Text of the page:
Inequality Aversion in a Variety of Games - An Indirect Evolutionary Analysis
AbstractThe indirect evolutionary approach integrates forward-looking evaluation of opportunities and adaptation in the light of the past. Subjective motivation determines behaviour, but long-run evolutionary success of motivational types depends on objective factors only. This can justify intrinsic aversion to inequality in reward allocation games. Whereas earlier analysis was restricted to specific games, this article considers a more complex environment comprising different games which - studied in isolation - yield opposite implications. Persistent divergence between intrinsic motivation and true material success is possible depending on the definition of inequality aversion as well as on agents' ability to discriminate between games. Copyright 2006 The Author(s). Journal compilation Royal Economic Society 2006.
Download InfoIf you experience problems downloading a file, check if you have the proper application to view it first. In case of further problems read the IDEAS help page. Note that these files are not on the IDEAS site. Please be patient as the files may be large.
As the access to this document is restricted, you may want to look for a different version under "Related research" (further below) or search for a different version of it.
Bibliographic InfoArticle provided by Royal Economic Society in its journal The Economic Journal.
Volume (Year): 116 (2006)
Issue (Month): 514 (October)
Contact details of provider:
Postal: Office of the Secretary-General, School of Economics and Finance, University of St. Andrews, St. Andrews, Fife, KY16 9AL, UK
Phone: +44 1334 462479
Web page: http://www.res.org.uk/
More information through EDIRC
Other versions of this item:
- Werner Güth & Stefan Napel, . "Inequality Aversion in a Variety of Games - An Indirect Evolutionary Analysis -," Papers on Strategic Interaction 2002-23, Max Planck Institute of Economics, Strategic Interaction Group.
Please report citation or reference errors to , or , if you are the registered author of the cited work, log in to your RePEc Author Service profile, click on "citations" and make appropriate adjustments.:
- Matthew Rabin., 1992.
"Incorporating Fairness into Game Theory and Economics,"
Economics Working Papers
92-199, University of California at Berkeley.
- Rabin, Matthew, 1993. "Incorporating Fairness into Game Theory and Economics," American Economic Review, American Economic Association, vol. 83(5), pages 1281-1302, December.
- M. Rabin, 2001. "Incorporating Fairness into Game Theory and Economics," Levine's Working Paper Archive 511, David K. Levine.
- Hammerstein, Peter & Selten, Reinhard, 1994. "Game theory and evolutionary biology," Handbook of Game Theory with Economic Applications, in: R.J. Aumann & S. Hart (ed.), Handbook of Game Theory with Economic Applications, edition 1, volume 2, chapter 28, pages 929-993 Elsevier.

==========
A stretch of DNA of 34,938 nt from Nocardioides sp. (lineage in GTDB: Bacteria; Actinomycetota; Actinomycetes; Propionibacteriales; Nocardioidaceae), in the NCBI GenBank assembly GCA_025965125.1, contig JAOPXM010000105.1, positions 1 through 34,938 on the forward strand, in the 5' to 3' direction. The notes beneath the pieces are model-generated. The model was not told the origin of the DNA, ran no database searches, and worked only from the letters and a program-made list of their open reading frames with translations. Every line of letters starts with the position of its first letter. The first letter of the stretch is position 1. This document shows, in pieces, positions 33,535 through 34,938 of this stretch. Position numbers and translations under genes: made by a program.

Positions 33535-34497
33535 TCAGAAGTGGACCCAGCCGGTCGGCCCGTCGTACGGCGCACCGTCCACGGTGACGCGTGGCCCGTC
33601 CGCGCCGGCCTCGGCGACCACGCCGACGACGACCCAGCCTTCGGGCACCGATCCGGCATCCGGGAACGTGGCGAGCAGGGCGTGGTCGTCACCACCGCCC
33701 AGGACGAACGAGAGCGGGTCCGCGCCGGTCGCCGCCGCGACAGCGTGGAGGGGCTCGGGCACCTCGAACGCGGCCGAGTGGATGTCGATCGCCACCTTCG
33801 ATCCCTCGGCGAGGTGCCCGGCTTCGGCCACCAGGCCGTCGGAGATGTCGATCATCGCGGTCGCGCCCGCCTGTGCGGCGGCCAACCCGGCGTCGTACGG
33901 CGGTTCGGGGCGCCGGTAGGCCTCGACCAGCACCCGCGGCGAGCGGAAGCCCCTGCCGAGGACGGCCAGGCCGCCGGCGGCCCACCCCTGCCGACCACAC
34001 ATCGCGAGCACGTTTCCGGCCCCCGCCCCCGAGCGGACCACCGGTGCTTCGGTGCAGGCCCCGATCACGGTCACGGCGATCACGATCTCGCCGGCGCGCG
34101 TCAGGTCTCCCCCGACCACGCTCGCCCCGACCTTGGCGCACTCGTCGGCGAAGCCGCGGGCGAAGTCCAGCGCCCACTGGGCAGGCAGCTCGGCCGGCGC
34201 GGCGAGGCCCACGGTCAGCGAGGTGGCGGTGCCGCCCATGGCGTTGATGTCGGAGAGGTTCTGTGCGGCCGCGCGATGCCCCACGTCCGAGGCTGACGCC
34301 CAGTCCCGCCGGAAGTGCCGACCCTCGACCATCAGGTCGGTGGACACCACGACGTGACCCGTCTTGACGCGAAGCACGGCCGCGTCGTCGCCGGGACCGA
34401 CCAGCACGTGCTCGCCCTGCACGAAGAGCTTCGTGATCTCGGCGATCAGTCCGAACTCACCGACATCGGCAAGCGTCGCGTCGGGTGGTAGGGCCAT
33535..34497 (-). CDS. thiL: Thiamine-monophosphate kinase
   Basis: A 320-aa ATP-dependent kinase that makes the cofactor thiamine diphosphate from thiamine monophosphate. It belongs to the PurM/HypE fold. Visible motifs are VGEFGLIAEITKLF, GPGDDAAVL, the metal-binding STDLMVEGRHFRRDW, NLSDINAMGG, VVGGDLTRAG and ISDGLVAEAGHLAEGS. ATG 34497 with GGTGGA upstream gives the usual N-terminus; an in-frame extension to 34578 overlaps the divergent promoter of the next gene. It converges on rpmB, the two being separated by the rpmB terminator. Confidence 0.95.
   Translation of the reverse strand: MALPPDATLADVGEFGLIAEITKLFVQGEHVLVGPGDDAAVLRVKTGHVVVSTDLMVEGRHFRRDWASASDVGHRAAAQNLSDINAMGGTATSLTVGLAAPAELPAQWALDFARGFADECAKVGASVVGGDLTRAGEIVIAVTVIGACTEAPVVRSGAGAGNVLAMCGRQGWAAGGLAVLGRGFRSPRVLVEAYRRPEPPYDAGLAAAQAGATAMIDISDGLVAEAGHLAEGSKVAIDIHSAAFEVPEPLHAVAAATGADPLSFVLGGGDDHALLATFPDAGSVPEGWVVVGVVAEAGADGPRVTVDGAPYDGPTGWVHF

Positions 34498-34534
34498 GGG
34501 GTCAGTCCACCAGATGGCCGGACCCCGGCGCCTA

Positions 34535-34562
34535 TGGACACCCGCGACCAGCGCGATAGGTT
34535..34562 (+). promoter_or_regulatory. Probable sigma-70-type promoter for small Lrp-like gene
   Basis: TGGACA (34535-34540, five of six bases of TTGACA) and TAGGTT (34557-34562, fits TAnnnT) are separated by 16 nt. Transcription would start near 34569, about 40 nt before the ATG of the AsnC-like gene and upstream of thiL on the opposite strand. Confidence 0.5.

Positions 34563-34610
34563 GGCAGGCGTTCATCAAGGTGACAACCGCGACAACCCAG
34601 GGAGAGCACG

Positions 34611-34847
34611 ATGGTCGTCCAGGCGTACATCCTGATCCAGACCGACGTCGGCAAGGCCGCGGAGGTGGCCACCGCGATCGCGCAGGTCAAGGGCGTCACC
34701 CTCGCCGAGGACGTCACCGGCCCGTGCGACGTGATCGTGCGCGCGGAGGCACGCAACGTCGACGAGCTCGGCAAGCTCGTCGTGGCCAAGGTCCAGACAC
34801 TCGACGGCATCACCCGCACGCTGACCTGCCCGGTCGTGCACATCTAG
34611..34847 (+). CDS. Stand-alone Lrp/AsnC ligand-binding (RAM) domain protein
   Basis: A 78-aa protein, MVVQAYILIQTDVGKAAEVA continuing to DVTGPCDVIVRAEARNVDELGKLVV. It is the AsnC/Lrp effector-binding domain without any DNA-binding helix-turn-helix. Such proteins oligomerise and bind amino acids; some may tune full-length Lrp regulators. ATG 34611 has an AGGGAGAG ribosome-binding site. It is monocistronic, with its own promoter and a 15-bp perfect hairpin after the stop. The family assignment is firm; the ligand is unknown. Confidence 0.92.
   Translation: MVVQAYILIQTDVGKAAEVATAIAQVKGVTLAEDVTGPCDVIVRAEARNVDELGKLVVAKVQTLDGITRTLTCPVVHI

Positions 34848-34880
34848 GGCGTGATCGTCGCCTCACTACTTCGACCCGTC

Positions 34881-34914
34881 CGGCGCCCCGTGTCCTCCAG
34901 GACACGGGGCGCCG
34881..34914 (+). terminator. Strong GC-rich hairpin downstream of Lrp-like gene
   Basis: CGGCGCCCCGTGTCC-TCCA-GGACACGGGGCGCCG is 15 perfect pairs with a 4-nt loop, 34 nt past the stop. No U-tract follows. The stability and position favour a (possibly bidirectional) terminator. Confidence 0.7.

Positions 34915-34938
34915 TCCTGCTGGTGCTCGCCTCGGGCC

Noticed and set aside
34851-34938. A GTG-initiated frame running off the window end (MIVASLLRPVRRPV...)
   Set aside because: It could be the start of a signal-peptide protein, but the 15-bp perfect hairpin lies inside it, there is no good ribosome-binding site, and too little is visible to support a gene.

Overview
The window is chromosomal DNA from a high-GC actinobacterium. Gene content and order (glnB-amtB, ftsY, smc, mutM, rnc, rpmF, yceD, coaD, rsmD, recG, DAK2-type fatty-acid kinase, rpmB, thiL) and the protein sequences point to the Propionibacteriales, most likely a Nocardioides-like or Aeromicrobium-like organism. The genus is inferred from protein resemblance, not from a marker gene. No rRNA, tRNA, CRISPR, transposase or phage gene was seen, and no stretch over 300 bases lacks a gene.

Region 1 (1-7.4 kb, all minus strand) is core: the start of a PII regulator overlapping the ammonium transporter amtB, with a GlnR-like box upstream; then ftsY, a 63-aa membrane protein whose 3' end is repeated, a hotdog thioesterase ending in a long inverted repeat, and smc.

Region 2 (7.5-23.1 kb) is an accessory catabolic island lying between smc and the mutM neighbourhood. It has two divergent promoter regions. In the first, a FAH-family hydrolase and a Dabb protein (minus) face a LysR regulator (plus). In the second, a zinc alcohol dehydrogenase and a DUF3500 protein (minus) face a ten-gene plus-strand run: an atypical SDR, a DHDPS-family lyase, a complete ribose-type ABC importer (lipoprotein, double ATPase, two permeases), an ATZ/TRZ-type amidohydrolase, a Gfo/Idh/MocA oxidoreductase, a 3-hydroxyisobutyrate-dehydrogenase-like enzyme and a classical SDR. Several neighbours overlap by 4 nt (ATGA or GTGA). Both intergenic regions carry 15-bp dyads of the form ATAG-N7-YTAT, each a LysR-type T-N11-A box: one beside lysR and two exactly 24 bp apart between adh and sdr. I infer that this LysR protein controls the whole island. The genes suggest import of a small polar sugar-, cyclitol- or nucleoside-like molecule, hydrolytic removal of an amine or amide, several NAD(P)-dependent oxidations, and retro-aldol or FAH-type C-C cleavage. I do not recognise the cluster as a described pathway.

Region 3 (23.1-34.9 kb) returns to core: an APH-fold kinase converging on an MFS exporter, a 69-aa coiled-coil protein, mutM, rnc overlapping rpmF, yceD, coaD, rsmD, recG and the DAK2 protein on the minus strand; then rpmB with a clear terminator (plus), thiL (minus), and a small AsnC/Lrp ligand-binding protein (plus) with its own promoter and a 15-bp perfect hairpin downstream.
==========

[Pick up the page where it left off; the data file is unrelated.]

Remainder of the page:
- Possajennikov, Alex, 2000. "On the evolutionary stability of altruistic and spiteful preferences," Journal of Economic Behavior & Organization, Elsevier, vol. 42(1), pages 125-129, May.
- S. Huck & J. Oechssler, 1996.
"The Indirect Evolutionary Approach To Explaining Fair Allocations,"
SFB 373 Discussion Papers
1996,13, Humboldt University of Berlin, Interdisciplinary Research Project 373: Quantification and Simulation of Economic Processes.
- Huck, Steffen & Oechssler, Jorg, 1999. "The Indirect Evolutionary Approach to Explaining Fair Allocations," Games and Economic Behavior, Elsevier, vol. 28(1), pages 13-24, July.
- Steffen Huck & Joerg Oechssler, 1995. "The Indirect Evolutionary Approach to Explaining Fair Allocations," Game Theory and Information 9507001, EconWPA, revised 27 Aug 1998.
- Georg Kirchsteiger, 1994.
"The role of envy in ultimatum games,"
ULB Institutional Repository
2013/5925, ULB -- Universite Libre de Bruxelles.
- Jorgen W. Weibull, 1997. "Evolutionary Game Theory," MIT Press Books, The MIT Press, edition 1, volume 1, number 0262731215, December.
- Rajiv Sethi & E. Somanathan, 1999.
"Preference Evolution and Reciprocity,"
Game Theory and Information
9903001, EconWPA, revised 12 Mar 1999.
- Bolton, Gary E, 1991.
"A Comparative Model of Bargaining: Theory and Evidence,"
American Economic Review,
American Economic Association, vol. 81(5), pages 1096-136, December.
- G. Bolton, 2010. "A comparative model of bargaining: theory and evidence," Levine's Working Paper Archive 263, David K. Levine.
- Binmore, K. & Samuelson, L. & Gale, J., 1993. "Learning to be Imperfect: The Ultimatum Game," Working papers 9325, Wisconsin Madison - Social Systems.
- Fehr, Ernst & Schmidt, Klaus M., 1999.
"A theory of fairness, competition, and cooperation,"
Munich Reprints in Economics
20650, University of Munich, Department of Economics.
- Fehr, Ernst & Schmidt, Klaus M., . "A theory of fairness, competition, and cooperation," Chapters in Economics, University of Munich, Department of Economics.
- Ernst Fehr & Klaus M. Schmidt, 1999. "A Theory Of Fairness, Competition, And Cooperation," The Quarterly Journal of Economics, MIT Press, vol. 114(3), pages 817-868, August.